# Day 3

## Jun 8, 2017 · 652 words

## Quick blog update

Just wanted to share, I was playing around with Hugo today and learned about shortcodes. I was looking for a better way to handle images. Previously I would have to type `![[alt](/path/to/img)](/path/to/img)`

to have self-linking images. Instead, I made a shortcode that just needs the path once to create the linked image. Furthermore, I was manually typing the image paths, which were organized as `/month/day/file.png`

. Now the shortcode reads the post’s date and inserts the month and day straight into the path, so all I need are file names. So I just need to say:

```
{{< linked-img file.png >}}
```

The code is available here.

## Back to the analysis

Yesterday I got a feel for the sample data distribution. For now I will continue to focus on the night data since it’s reasonable to assume that there should be little power usage or variation going on during these hours.

With a normal distribution, the two constants we would want to consider are the mean ( $\mu$ ) and the standard deviation ( $\sigma$ ). However, as we saw yesterday, our data set does not follow a normal distrubution. I am not certain that it even *should* follow a normal distribution. For example, suppose a building uses very minimal (close to zero) power at night. There will naturally be some variation extending to the right, but it’s not possible to use negative power so there will not be much room for variation on the left. This is not likely to happen, but it still demonstrates how its easy for data points to pile up on the lower end of the scale, causing a tail to emerge off the right. The goal therefore is to reduce the presence of this tail.

Since we are not dealing with a normal distribution, it would be more appropriate to consider the data’s median ( $\eta$ ) and median absolute deviation, or MAD. The median is less subject to the influence of outliers or a tail because it is concerned with the midpoint according to count rather than by value. The same benefit applies to the MAD, which otherwise is comparable to the standard deviation.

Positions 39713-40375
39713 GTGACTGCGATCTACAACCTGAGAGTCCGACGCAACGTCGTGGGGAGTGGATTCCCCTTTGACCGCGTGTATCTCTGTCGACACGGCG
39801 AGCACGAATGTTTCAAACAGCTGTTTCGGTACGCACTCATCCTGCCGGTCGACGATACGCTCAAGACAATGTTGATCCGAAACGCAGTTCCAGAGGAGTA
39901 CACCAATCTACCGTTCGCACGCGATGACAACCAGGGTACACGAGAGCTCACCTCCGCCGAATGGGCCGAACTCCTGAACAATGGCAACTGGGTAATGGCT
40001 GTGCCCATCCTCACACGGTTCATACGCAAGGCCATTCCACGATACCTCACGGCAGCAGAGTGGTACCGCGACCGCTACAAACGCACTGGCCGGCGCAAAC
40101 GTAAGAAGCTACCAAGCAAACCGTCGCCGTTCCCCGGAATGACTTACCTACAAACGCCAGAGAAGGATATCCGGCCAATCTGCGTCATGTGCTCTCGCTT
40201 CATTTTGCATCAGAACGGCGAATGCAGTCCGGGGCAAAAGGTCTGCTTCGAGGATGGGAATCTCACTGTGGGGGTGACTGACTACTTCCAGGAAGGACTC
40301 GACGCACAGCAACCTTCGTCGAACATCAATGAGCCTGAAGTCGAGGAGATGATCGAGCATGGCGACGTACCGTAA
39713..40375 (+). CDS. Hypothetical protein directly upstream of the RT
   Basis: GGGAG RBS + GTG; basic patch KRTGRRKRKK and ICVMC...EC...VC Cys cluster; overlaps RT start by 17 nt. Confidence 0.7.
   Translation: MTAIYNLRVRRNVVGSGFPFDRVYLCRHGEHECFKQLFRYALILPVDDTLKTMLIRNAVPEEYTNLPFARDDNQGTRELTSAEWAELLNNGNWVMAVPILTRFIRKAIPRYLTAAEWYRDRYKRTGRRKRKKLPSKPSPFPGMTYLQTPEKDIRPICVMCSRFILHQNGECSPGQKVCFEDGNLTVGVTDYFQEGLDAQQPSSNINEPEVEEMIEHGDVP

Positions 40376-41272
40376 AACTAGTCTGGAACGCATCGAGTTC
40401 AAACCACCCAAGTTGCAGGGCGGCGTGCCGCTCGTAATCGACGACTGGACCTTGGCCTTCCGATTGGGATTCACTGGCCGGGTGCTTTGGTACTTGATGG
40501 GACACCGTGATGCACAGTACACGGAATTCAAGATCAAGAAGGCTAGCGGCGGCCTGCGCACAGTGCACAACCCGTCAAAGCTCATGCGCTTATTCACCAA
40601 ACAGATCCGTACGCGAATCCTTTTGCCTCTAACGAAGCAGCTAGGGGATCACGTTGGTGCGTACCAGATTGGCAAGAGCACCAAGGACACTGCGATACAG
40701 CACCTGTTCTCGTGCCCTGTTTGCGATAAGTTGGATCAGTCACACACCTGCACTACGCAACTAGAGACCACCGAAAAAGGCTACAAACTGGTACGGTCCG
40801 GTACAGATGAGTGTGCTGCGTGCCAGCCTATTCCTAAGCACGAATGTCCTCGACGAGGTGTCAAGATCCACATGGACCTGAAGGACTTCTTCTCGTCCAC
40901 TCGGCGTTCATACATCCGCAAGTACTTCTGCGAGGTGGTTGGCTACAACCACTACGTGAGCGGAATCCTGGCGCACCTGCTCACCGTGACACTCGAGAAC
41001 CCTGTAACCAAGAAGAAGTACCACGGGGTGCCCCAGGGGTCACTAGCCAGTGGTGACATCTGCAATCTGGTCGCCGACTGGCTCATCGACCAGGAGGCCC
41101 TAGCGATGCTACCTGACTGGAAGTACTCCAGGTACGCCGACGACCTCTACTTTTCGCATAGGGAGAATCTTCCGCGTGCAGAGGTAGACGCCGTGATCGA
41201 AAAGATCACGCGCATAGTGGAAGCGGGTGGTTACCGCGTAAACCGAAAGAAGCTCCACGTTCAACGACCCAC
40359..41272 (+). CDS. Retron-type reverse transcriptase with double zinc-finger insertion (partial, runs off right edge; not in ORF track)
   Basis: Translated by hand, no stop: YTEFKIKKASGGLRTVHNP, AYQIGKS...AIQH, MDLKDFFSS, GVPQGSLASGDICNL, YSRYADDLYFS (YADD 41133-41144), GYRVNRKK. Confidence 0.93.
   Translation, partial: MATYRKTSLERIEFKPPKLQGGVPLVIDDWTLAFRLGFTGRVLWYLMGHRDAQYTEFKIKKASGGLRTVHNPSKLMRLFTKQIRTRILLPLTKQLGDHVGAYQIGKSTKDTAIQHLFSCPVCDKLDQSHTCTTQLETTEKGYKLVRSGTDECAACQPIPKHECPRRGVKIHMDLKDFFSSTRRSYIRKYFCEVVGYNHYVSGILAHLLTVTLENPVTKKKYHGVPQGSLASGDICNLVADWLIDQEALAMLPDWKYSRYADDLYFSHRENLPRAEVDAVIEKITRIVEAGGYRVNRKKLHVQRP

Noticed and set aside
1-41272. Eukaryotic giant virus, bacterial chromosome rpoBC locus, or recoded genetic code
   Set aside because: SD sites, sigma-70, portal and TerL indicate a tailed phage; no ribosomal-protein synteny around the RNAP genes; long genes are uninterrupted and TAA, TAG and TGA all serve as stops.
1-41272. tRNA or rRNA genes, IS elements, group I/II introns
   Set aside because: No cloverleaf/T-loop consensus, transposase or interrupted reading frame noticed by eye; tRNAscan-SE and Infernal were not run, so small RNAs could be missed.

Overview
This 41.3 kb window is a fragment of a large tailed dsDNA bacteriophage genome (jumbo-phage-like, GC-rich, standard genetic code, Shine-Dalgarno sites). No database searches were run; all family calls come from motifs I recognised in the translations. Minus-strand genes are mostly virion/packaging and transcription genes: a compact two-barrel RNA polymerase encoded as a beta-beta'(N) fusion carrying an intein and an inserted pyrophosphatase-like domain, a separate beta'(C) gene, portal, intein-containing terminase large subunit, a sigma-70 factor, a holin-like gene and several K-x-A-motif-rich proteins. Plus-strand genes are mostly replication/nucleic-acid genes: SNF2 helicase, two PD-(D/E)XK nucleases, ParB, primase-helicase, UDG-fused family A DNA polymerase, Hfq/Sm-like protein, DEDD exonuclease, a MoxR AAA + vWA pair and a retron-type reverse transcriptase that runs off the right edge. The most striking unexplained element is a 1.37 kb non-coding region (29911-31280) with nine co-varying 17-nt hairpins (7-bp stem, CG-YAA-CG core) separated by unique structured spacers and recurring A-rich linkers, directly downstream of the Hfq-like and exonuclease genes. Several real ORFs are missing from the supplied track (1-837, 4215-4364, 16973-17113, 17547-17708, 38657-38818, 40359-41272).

The MAD is calculated as follows: $$ MAD = median( | x_{i} - x | )$$

This can then be used as an estimation of the population’s true standard deviation using the following equation:

$$ \hat{\sigma}=1.4826 \cdot MAD $$

This specific equation assumes that the population is actually normal. A full explaination of the `1.4826`

constant can be found here.

This isn’t quite right though. We don’t really know if the population (where the ‘population’ refers to the power usage of all similar buildings) is normally distributed or not. Our sample shows a skew, and as I explained above, it’s not unreasonable to expect some skew.

Also, in our case we don’t really care about the left half of the data, at least for this calculation. All we’re looking for is abnormally high data points, so a ‘low’ outlier is just a pleasant surprise. I’ll worry about the data spread at a later time. Splitting the data into two halves is the same strategy described in this guide.

Working with the code I started yesterday, I can perform the split with this:

```
# extract the main series from night dataframe
s_night = df_night['Main (kW)']
# calculate its median
night_med = s_night.median()
# locate the values which are greater than the median
s_night_right = s_night.loc[s_night>night_med]
```

Here’s the plot of the selected data. It’s roughly a slice from the right side of the peak. This is the part of the data that I’m going to want to analyze for values that have an abnormal variation.

Unfortunately, pandas is sneaky and provides a `Pandas.Series.mad()`

function, but it’s actually for the **mean** absolute deviation, not the **median** absolute deviation. Tomorrow I’ll see if there’s already one in existence, otherwise I’ll just make the function myself.